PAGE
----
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‘No one’s going to fight for us’ As Baku takes power in Nagorno-Karabakh, tens of thousands of refugees are flooding Armenia, without a hope of returning home
After Baku gained unequivocal control of Nagorno-Karabakh last week, mass protests erupted around Armenia, whose population blamed Prime Minister Nikol Pashinyan for failing to prevent the dissolution of Artsakh, an unrecognized breakaway state established in the region by the ethnic-Armenian majority there. While Artsakh is being officially dissolved, refugees from Karabakh, who have already endured a nine-month blockade and now lost their homes, are lining up at the Armenian border. Journalist Alexander Atasuntsev traveled to Armenia, where he talked to protesters, refugees, and those who try to help them on arrival, in the Armenian border city of Goris.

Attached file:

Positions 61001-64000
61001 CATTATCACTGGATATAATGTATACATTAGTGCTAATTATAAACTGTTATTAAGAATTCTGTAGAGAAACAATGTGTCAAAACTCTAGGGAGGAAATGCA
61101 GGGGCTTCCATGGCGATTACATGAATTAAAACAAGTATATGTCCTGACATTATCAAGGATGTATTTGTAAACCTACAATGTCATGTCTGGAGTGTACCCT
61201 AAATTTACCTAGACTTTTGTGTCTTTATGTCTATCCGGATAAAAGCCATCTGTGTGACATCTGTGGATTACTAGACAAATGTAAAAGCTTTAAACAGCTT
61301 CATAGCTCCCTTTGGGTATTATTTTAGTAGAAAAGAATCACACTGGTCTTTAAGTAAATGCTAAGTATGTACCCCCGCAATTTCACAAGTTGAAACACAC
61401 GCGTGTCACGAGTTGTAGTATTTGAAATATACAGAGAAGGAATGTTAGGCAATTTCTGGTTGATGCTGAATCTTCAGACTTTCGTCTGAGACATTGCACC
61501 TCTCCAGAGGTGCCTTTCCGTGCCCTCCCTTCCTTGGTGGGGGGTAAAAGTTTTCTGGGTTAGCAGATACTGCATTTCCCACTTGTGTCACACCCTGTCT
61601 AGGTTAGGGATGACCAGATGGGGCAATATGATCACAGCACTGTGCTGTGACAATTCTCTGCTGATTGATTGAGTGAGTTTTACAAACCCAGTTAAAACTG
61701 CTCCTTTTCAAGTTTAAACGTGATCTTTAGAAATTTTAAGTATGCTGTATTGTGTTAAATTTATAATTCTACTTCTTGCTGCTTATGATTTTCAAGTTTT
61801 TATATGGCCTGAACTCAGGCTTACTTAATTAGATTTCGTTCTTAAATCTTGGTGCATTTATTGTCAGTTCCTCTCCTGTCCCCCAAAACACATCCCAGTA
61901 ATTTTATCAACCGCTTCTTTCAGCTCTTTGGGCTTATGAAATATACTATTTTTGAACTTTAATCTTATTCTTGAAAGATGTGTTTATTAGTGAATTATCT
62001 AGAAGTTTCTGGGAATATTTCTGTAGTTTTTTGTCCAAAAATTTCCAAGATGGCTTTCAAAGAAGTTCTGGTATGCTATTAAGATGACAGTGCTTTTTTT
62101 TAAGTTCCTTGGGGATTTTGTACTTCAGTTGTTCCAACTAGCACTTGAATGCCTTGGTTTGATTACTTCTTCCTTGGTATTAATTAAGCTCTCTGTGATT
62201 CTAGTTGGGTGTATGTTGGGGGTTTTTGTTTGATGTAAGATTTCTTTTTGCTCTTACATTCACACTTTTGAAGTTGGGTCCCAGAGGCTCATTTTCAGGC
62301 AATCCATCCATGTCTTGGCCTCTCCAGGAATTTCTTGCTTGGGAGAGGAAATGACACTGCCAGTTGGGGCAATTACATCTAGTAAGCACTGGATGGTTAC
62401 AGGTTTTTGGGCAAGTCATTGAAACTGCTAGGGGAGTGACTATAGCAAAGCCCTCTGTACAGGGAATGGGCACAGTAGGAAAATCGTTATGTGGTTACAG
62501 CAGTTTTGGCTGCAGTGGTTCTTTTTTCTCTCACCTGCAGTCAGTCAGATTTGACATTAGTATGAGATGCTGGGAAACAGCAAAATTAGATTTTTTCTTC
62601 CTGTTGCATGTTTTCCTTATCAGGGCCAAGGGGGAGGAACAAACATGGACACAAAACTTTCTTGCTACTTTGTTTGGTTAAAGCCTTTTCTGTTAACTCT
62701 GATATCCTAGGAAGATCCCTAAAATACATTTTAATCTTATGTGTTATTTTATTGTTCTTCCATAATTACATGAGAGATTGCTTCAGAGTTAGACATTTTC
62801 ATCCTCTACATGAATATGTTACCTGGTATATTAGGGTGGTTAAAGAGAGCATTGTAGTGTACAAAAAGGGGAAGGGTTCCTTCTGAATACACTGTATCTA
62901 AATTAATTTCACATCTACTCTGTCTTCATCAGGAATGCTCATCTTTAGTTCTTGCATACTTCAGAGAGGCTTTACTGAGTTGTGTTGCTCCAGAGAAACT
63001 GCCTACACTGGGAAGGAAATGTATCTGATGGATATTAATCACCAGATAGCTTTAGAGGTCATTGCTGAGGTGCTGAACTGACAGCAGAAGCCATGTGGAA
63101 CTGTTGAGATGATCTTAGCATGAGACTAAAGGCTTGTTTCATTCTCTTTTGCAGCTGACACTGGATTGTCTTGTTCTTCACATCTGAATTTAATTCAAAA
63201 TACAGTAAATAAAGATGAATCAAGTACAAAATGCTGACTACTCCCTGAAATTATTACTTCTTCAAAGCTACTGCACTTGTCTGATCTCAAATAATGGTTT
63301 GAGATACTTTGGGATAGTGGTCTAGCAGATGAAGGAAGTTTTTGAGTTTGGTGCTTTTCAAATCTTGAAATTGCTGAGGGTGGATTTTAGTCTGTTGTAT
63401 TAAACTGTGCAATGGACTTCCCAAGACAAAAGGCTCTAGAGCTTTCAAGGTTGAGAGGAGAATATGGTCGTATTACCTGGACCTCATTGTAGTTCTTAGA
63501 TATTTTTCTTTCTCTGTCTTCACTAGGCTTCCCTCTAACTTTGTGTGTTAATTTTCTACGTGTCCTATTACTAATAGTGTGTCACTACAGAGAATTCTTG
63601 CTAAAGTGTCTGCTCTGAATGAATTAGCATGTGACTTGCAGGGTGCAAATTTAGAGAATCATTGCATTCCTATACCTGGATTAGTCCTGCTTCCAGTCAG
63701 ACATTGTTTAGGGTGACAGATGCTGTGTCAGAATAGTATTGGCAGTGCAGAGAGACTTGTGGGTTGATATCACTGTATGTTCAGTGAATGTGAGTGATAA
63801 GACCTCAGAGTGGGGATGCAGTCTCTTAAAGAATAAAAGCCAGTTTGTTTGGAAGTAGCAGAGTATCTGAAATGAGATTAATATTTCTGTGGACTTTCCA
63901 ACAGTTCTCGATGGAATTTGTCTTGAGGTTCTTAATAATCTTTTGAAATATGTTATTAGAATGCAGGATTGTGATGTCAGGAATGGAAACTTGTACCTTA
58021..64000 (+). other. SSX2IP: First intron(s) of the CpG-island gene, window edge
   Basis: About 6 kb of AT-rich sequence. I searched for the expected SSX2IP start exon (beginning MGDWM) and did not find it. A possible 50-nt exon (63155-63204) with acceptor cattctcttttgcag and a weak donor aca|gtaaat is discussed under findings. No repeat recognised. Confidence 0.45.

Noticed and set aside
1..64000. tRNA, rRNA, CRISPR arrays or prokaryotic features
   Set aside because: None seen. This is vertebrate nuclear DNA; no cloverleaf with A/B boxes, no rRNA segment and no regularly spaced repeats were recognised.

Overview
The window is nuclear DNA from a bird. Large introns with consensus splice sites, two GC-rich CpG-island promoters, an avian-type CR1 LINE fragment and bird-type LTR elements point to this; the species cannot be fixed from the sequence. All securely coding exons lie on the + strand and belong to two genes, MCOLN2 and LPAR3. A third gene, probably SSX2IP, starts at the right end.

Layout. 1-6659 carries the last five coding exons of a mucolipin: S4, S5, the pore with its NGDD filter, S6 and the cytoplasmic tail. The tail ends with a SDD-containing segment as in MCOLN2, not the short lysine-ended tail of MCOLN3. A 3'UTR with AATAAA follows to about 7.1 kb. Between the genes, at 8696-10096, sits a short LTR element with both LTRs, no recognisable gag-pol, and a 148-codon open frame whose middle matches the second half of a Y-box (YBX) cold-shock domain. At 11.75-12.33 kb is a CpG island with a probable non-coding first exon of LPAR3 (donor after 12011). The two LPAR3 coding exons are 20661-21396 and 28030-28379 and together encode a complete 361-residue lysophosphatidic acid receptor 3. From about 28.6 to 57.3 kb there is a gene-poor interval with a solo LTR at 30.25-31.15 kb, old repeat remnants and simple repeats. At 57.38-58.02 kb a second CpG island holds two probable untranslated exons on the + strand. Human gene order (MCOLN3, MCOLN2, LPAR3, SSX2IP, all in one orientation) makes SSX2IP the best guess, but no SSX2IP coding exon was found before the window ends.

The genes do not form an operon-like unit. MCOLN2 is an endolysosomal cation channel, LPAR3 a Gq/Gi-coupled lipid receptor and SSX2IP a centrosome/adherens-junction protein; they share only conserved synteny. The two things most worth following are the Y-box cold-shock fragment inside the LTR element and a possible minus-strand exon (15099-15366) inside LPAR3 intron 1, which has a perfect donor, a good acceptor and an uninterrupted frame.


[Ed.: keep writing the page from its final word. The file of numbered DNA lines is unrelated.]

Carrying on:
A tribunal, some day
“What’s happening in Artsakh is genocide. Our relatives — people who simply want to live in their homeland — are dying. If we’re real Armenians, we have to stand with them,” says Anahit, a young woman holding a flag of the unrecognized Artsakh Republic.
Anahit is a student at the French University in Yerevan. Her family, including her several brothers, have remained in Nagorno-Karabakh. They are originally from the village of Gadrut, which had been transferred to Azerbaijan in 2020. When this happened, all the ethnic Armenians who lived there had to leave.
Protests have been ongoing in Yerevan since September 19, when Azerbaijan launched what it described as a “localized anti-terrorist operation” in Nagorno-Karabakh. Several thousand Armenians gather daily in Yerevan’s Republic Square, opposite the government building, whose pink-limestone portico is lined with rows of riot policemen. Behind their backs, gape the building’s broken windows — the result of the crowd’s unsuccessful attempt to storm the building.